Monday, May 9, 2011
Cats eating people food: What foods are safe to feed your pet
If you’ve noticed that your cat has this craving, keep houseplants away from it, because they may be toxic. Instead, serve up small portions of veggies to your cat. Some recommended vegetables include baked carrots, steamed asparagus or broccoli, green beans, winter squash, or chopped greens. Dr. Colleran advises cat owners to wash veggies thoroughly and avoid anything that might be indigestible, like uncooked carrots.
Along these same lines, some cats chew on and eat grass in order to throw something up, like a hair ball that’s caught in their throat. Some cat owners without lawns will bring in some grass if their cat gets that craving.
Many cats love cheese, and it’s a good source of protein for them. And although some cats are able to eat it without any problem, you’ll find that dairy products often make the list of dangerous foods for cats. That’s because as many cats mature to adulthood, they become lactose intolerant. For these adult cats, any cheese, milk or other dairy will cause diarrhea.
If you’re interested in feeding your cat dairy, give it a very small amount at first to see how its digestive system handles it. It might be able to safely handle small portions of cottage cheese, or even yogurt and sour cream. You can also try giving your cat low-lactose varieties of cheese and milk.
If you only feed dairy to your cat occasionally as a special treat, you’ll be able to use it to get a finicky cat to take its medicine. Some sneaky cat owners actually grind up pills for their feline and put the powder on cheese or butter to get them to ingest the medicine.
Most cats love fish, and it can provide some much needed nutrients for them. After all, you’ll find it in many commercial cat foods. So, if you’re preparing a nice tuna sandwich, it shouldn’t do any harm to sneak your cat a bite.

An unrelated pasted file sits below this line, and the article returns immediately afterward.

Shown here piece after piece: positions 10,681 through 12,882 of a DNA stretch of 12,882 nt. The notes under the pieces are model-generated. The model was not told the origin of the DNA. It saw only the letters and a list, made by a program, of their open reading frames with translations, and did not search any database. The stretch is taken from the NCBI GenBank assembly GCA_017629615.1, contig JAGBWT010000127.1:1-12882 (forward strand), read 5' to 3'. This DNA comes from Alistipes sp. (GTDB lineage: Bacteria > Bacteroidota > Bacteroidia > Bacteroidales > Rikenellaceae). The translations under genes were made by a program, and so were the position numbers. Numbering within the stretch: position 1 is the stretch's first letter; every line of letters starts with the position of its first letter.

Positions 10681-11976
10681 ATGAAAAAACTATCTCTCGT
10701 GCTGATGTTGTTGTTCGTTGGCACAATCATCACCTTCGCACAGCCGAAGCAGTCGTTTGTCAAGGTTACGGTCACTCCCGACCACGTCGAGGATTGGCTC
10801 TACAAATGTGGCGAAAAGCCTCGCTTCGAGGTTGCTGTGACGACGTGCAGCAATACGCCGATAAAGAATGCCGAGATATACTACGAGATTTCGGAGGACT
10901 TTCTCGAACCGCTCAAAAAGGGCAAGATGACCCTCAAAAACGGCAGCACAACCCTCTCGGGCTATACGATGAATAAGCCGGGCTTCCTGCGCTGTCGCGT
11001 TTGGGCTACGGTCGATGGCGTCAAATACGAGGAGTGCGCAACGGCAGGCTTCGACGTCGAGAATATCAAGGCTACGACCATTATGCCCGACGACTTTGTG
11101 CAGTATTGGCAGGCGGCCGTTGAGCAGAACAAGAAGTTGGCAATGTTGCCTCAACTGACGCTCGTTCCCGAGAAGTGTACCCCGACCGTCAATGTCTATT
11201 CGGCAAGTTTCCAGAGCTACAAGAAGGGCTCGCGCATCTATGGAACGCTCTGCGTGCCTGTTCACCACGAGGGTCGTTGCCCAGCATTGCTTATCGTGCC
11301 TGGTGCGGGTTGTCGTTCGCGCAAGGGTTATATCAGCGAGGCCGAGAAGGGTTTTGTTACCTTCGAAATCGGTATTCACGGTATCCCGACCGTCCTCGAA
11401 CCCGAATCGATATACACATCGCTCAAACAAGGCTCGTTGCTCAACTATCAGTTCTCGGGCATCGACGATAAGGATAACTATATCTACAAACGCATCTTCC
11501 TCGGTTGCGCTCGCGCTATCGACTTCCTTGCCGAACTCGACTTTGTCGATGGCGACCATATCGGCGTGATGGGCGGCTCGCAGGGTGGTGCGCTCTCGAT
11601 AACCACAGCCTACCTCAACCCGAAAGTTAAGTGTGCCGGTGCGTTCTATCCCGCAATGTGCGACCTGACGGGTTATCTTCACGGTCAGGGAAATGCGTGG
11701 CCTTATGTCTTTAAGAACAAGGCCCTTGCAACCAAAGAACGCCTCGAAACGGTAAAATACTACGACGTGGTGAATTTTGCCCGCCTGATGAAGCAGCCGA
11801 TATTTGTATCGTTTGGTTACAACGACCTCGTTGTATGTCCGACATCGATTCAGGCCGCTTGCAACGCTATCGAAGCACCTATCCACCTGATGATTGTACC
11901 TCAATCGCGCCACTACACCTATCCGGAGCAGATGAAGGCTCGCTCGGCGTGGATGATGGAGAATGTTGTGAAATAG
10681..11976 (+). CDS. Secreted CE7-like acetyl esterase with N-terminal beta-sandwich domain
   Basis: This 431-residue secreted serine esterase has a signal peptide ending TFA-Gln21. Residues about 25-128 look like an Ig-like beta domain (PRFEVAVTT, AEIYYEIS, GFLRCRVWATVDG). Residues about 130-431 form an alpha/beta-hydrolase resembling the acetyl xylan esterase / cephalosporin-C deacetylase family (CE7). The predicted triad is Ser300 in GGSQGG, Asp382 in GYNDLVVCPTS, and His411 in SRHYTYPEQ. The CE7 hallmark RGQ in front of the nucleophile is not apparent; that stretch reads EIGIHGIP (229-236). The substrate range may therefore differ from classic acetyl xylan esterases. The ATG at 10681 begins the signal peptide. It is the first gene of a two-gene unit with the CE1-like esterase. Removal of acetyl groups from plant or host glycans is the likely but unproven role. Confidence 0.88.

But — and there’s always a “but” — you should be aware of some concerns with serving your cat too much fish. The high levels of polyunsaturated fatty acids in a heavy tuna diet will deplete a cat’s supply of vitamin E. You should also be aware that carnivorous fish like tuna, salmon and swordfish are more likely to contain higher levels of mercury than cod, halibut and flounder.
And although you’ll find some vets who believe that it’s fine and even preferable to give your cat uncooked fish, Dr. Colleran disagrees. She warns that uncooked oily fish contain too much thiaminase, which breaks down thiamine, an essential vitamin. This is addition to the safety hazard of eating raw fish. For instance, uncooked freshwater fish might carry a tapeworm.
Eggs are great for humans and cats because they’re rich in protein. In fact, many books that promote natural cat diets strongly encourage owners to give their cats eggs. After all, in the wild, cats would occasionally raid the nests of birds. Vets agree that cooked eggs, such as scrambled or hard-boiled, make an excellent and nutritious treat for a cat.
However, although some natural diet books recommend raw eggs — which provide more nutritional benefits and are what a cat would get in the wild — Dr. Colleran again says this is too dangerous. Salmonella and E. coli have become too much of a risk. “Not only do you not want to make your cat sick,” she notes, “but you don’t want to bring those kinds of organisms into your environment.” This can be a problem if, for instance, something harmful passes through the animal but remains in its excrement.
Another concern is that eggs are very allergenic. Dr. Colleran recommends watching for manifestations of an allergic reaction if you do feed your cat raw eggs, or anything for that matter.
Because cats are carnivores, animal meat is one of the safest human foods to give a cat, which it why we rank it at No. 1. Cooked poultry is probably the best choice. Uncooked meat brings with it the same safety concerns as uncooked fish or eggs. Nevertheless, as with fish and eggs, you’ll find a few vets who prefer raw for the nutritional value.
You’ll also find conflicting advice as to whether you should worry about fat content. Dr. Colleran explains that it’s largely a matter of calories. Fat is nutritious in itself, but cats, like humans, shouldn’t consume too much. And cats suffer from an obesity problem in the United States, too. Even if your cat could use the extra calories, however, too much fat in one sitting can cause diarrhea. This is why you shouldn’t let your cat finish your rejected fat trimmings from the table.
So, it seems that moderation is important for everything we can give a cat — except of course, our unconditional love.
Throw Me a Bone: Bones have an ideal ratio of calcium and phosphorus that’s nutritious for cats. But they’re also a choking hazard, so you’re best to take them out of the meat. However, veterinarian and author Dr. Bruce Fogle has said that bones from a well-cooked chicken neck should be fine if they’re introduced to the cat early in life.